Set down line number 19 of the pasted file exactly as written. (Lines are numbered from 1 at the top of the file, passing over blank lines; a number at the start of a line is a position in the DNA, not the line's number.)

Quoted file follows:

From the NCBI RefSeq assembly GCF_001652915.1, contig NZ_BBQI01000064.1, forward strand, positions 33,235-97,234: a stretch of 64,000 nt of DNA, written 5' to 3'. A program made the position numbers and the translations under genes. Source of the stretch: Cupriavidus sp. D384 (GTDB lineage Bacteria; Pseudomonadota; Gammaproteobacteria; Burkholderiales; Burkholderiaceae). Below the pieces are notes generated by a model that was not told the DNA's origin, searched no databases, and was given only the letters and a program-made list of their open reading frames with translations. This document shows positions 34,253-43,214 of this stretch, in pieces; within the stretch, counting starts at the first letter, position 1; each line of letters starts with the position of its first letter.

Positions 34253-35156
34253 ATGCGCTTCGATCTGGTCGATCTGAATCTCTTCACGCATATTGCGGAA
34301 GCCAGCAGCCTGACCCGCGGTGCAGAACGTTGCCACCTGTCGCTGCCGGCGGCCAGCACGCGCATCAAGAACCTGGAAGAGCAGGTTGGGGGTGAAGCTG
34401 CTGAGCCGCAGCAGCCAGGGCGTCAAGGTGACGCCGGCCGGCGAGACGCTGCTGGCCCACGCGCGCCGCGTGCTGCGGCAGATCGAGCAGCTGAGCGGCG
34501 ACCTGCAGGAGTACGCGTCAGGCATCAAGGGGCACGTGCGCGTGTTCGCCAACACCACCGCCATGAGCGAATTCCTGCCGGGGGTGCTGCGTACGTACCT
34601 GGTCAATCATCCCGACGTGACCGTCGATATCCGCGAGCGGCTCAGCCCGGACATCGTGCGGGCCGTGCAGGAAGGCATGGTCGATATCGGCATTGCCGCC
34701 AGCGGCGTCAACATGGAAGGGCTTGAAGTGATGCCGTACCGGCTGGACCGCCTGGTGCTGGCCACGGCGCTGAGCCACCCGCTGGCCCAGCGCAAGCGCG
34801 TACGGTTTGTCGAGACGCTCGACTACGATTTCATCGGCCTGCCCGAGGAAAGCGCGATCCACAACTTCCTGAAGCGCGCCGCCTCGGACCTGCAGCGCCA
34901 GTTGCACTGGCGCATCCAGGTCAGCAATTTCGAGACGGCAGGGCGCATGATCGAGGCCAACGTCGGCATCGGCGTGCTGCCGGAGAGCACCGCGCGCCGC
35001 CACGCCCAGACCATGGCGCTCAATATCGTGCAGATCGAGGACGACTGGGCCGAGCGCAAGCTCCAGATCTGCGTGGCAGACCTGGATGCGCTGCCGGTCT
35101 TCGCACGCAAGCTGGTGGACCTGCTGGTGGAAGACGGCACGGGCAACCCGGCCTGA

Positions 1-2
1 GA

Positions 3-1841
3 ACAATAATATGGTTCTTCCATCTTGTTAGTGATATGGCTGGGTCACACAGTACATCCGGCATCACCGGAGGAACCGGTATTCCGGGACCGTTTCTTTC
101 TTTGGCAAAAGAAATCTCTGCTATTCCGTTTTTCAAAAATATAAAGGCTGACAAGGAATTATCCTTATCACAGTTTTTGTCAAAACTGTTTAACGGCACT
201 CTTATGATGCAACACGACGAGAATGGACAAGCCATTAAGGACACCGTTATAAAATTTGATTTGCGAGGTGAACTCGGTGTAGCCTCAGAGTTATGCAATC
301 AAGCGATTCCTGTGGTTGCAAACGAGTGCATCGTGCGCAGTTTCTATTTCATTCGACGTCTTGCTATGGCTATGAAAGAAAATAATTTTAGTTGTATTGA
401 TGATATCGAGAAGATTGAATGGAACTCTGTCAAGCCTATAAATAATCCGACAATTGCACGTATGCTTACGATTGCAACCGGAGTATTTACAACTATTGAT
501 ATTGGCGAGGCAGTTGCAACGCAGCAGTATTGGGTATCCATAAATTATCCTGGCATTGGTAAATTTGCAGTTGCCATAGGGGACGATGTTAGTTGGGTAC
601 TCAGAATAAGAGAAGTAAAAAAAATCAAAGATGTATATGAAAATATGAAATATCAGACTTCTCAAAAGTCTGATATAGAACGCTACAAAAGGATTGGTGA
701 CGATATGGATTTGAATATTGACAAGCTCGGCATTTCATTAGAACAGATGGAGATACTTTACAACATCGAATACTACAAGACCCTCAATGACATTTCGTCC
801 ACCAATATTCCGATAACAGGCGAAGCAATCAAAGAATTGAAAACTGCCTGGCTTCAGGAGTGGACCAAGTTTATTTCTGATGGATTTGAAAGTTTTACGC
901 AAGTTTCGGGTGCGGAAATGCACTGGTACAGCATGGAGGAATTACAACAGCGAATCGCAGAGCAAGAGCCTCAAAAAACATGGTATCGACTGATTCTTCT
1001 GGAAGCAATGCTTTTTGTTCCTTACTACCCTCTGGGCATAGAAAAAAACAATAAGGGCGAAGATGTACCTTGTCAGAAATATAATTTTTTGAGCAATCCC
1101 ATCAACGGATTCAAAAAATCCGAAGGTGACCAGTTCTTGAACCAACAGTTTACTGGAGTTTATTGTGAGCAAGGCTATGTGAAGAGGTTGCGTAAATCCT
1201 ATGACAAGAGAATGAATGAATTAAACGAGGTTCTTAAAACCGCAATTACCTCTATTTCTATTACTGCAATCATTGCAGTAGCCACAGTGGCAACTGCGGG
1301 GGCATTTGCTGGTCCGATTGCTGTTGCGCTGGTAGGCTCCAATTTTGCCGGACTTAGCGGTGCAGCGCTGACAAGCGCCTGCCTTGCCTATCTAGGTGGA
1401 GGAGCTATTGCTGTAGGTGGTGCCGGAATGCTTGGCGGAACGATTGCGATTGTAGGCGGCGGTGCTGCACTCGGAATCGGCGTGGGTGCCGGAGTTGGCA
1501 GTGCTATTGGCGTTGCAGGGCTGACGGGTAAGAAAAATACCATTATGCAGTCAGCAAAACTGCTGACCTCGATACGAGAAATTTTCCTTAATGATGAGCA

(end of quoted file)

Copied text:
301 AAGCGATTCCTGTGGTTGCAAACGAGTGCATCGTGCGCAGTTTCTATTTCATTCGACGTCTTGCTATGGCTATGAAAGAAAATAATTTTAGTTGTATTGA